- Experiencing financial difficulties due to the cost of the drug
- Requiring increasing doses of the drug to achieve the desired effect
- Developing a tolerance to the drug, which leads to taking higher and higher doses
Benzodiazepine abuse can lead to serious consequences, including overdose and death. If you or someone you know is abusing benzodiazepines, it is important to seek help as soon as possible. Treatment for drug abuse typically includes benzodiazepine detox, type of therapy, and support groups. Drug abuse is a serious problem that should not be ignored.
Benzodiazepine Withdrawal Symptoms
Benzodiazepine withdrawal symptoms can vary depending on the length of time the person has been taking the medication, as well as the dosage. However, some common symptoms include anxiety, insomnia, irritability, and panic attacks. In severe cases, seizures or hallucinations may also occur.
It is important to note that people who have been taking benzodiazepines for a while may experience more intense withdrawal symptoms. Therefore, it is important to consult with a medical professional before discontinuing the use of these medications on your own. Professional help and undergoing benzodiazepine detox in a safe environment is highly recommended.
Treatment For Benzodiazepine Addiction
Some options for benzo addiction treatment may include the following:
Addiction treatment can be difficult, but it is possible. There are many different types of treatment available, and the best type of treatment for you will depend on your situation. Levels of care can involve medication, therapy, or a combination of both. Medication can help to reduce cravings and withdrawal symptoms, while therapy can help you to address the underlying causes of your addiction and to develop healthy coping skills.
Treatment is often most successful when it is tailored to the individual, so it is important to work with a treatment team that can create a plan that is right for you. Recovery from addiction is possible, and with the right help, you can achieve lasting sobriety.
Medication-Assisted Treatment is a process of helping people go through withdrawal symptoms in a safe and comfortable environment under the care of medical professionals. This type of benzodiazepine detox can be an important first step in addiction treatment, helping people to get through the difficult and potentially dangerous withdrawal process while getting the support and care they need. Detox can be done in an inpatient or outpatient setting, depending on the needs of the individual.
Several different medications can be used during MAT, depending on the specific drug being abused and the severity of the addiction. Medications can help to reduce withdrawal symptoms and make the detox process more comfortable. In some cases, drugs may be used to help manage cravings and prevent relapse.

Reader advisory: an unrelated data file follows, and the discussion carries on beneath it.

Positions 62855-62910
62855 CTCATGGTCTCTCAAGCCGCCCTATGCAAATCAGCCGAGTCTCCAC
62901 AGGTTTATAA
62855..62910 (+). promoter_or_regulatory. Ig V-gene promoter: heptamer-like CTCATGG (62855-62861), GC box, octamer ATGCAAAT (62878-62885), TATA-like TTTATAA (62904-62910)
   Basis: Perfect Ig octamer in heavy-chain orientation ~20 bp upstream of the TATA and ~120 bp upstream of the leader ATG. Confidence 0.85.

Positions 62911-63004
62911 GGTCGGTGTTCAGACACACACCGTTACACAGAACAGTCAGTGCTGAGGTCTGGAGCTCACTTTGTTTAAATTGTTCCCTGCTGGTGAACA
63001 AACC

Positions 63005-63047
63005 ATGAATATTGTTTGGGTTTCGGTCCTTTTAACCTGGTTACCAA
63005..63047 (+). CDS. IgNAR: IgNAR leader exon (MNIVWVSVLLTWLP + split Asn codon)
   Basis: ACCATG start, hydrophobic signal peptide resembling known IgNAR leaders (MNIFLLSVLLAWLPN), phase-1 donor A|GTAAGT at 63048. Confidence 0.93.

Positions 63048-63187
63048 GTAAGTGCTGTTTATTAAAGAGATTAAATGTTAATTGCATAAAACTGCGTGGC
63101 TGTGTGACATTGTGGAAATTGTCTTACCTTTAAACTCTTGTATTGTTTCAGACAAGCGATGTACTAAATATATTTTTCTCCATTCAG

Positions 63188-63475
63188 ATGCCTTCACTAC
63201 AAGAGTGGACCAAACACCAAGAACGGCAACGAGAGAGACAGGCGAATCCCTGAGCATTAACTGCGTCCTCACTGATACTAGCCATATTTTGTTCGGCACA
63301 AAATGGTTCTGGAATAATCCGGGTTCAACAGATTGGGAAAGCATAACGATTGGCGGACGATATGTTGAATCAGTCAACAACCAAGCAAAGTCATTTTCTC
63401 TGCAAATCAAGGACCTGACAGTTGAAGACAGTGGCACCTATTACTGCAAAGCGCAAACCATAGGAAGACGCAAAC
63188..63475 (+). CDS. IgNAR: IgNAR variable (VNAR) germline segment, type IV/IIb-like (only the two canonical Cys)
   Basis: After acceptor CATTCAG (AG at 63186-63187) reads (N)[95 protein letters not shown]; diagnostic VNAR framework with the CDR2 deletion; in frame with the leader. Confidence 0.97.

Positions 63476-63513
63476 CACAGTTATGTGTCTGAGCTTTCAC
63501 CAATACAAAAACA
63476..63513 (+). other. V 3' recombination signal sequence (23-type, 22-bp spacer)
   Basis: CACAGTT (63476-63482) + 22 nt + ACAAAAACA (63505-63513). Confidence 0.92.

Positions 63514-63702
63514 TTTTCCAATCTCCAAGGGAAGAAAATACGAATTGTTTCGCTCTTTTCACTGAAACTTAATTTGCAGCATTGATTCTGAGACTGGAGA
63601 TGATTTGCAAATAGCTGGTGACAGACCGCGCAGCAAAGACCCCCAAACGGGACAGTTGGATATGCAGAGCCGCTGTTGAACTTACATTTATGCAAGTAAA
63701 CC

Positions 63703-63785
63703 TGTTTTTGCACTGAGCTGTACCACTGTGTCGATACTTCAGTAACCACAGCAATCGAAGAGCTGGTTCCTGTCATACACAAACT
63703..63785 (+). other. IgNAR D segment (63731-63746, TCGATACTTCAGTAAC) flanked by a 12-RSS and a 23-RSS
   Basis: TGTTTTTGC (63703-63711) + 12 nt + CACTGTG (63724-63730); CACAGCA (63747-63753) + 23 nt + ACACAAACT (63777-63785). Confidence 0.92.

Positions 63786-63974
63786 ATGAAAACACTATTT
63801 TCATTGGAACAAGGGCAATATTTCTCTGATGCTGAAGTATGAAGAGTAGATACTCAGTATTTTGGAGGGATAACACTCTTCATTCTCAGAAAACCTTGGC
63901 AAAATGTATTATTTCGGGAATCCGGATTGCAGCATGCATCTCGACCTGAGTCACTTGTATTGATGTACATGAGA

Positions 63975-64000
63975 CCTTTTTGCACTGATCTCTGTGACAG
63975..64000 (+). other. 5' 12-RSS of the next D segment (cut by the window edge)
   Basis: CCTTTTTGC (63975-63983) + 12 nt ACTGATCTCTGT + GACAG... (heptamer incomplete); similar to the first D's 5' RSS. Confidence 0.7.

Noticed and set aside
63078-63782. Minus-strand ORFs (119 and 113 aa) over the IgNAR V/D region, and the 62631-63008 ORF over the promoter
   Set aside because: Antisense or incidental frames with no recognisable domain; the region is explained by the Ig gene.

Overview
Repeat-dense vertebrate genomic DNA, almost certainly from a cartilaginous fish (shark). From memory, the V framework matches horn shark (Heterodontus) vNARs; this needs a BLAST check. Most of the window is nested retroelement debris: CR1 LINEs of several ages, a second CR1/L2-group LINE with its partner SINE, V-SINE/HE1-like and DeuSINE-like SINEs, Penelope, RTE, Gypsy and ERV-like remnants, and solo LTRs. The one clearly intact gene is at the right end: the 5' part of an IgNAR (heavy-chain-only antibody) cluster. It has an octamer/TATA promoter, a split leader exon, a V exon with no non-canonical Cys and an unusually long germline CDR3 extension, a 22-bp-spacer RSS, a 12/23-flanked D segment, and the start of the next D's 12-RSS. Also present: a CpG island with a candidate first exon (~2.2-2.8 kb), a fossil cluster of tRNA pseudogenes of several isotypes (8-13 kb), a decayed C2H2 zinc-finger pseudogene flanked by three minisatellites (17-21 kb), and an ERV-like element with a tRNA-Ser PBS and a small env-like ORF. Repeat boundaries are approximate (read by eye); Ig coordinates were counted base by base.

After benzodiazepine detox, it is important to continue treatment to fully recover from addiction. Treatment options can vary depending on the individual but may include therapy, counseling, and support groups. Medication may also be necessary to help manage any underlying mental health conditions that may have contributed to the addiction.
Residential treatment for benzo addiction is a type of mental health treatment that involves a person living in a facility while receiving care from mental health professionals. This type of treatment is typically used for people with serious mental illness, who need more intensive treatment than what can be provided on an outpatient basis.
Residential treatment can last for a few weeks or months, and typically includes a combination of individual and group therapy, as well as other activities designed to help the person recover from their mental illness. Residential treatment can be an effective way to address serious mental health problems, and it can help people learn how to cope with their illnesses healthily.
Outpatient treatment is a great option for those who are struggling with addiction but who cannot commit to an inpatient treatment program. It allows people to receive treatment while still being able to live at home and work or go to school.
Outpatient treatment programs typically last for a few months, and during that time, patients attend weekly therapy sessions and may also participate in group counseling and support groups. After completing an outpatient treatment program, many people find that they have the tools they need to stay sober and live a healthy, productive life.